HUME: It's just assurances, there's no numbers. There's no .

KONDRACKE: And he bought 50 Boeing aircraft when he was in the State of Washington which will help a little bit and bush has obviously got some problems on the economic front with the Democrats yelling at him about the pegging of the yuan to the dollar and undervaluing the currency and that kind of thing.

But look, China is one of the great big unknown questions of the future of the world. The other one being the future of Islam and China, is China going to be a responsible democratic power in the future? It's going to be a power. It's getting richer by the day, by the hour practically. The economy grew 10 percent in three months of this year. It's just gigantic and it's got all this population and all this.

What is it going to be? Is it going to be a democracy or is it going to be a fascist dictatorship? Which it sort of is right now. It's a statist, corporatist, mercantilist terrible on human rights .

HUME: Police state.

KONDRACKE: Yeah. And is it going to be an imperialistic power? That is a question we don't know. And we're betting the richer it gets, the more middle-class demand there will be for democracy and stuff like that.

HUME: And for openness perhaps.

KONDRACKE: The last time they tried it -- the human rights - tried it, they got the Tiananmen Square massacre.

NINA EASTON, "BOSTON GLOBE": I thought your point was summarized so well, the contrast between yesterday - the visual contrast between yesterday and today. Yesterday Seattle, Boeing, President Hu was embraced by these executives, the Boeing executive who said "China rocks." And then today you walk around the streets of Washington, there were protesters everywhere. The Falun Gong, the spiritual .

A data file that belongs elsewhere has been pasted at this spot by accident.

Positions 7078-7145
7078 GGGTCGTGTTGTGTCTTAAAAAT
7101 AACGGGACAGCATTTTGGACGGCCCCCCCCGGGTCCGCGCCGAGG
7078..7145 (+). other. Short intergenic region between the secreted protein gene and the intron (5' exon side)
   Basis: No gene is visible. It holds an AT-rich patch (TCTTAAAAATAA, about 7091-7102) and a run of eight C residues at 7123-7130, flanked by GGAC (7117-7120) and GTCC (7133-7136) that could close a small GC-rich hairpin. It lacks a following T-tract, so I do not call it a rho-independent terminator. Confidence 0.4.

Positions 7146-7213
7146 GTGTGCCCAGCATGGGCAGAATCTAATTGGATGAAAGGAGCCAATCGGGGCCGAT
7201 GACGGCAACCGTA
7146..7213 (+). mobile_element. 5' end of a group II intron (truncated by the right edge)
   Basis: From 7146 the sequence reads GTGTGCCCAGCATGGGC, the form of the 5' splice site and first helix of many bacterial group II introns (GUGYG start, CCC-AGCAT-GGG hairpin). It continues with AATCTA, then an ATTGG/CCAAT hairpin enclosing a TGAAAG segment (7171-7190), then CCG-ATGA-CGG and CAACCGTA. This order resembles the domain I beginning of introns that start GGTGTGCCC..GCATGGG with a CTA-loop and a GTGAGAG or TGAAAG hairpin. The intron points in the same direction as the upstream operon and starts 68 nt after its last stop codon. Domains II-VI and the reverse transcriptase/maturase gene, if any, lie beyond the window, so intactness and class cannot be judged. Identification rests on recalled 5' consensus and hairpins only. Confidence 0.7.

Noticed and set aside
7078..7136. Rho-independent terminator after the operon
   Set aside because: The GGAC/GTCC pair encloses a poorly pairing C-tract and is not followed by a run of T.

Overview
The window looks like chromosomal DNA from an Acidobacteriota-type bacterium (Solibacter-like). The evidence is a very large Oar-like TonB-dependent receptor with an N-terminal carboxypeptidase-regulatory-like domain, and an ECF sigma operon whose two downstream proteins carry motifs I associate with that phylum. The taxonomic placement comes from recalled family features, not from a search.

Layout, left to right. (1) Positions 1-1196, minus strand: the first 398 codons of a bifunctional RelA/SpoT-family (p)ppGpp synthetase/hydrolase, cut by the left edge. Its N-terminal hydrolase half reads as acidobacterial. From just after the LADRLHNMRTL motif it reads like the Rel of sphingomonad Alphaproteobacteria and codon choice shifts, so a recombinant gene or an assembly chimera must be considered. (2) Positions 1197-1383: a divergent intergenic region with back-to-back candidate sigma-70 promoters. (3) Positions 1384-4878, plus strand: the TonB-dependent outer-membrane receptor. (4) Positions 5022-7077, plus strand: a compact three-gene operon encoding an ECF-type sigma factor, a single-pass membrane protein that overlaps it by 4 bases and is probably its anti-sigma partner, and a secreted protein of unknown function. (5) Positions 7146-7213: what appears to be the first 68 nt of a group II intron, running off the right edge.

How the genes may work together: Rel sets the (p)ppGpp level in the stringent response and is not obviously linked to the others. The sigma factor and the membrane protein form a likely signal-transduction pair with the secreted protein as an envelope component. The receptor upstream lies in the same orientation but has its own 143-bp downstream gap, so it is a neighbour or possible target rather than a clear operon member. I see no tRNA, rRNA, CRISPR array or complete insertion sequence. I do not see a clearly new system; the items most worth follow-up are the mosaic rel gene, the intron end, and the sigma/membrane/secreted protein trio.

HUME: One of them got in the event, the south lawn, and interrupted. There you see it now. There she is now. She was protesting, as you point out, the persecution of the Falun Gong religious movement.

EASTON: The government is considered by the State Department. It's human rights record is abysmal and worsening on some fronts and censorship is worsening on some fronts and I thought the other comment I thought was really striking by President Hu when he talked about he's moving towards the quote "orderly" participation of Chinese citizens into political affairs meaning none of this messy democracy stuff for us.

HUME: Well, how about -- let's assess how this administration is treating with this question after country that could go either way as Mort suggests. Was this the right mix today, was this the right ceremonial mix, or was this - or what?

BARNES: It probably was. We know where China is going. They're not going to be a bitter adversary, a country that is conspiring to overtake the United States and conquer the United States and so on.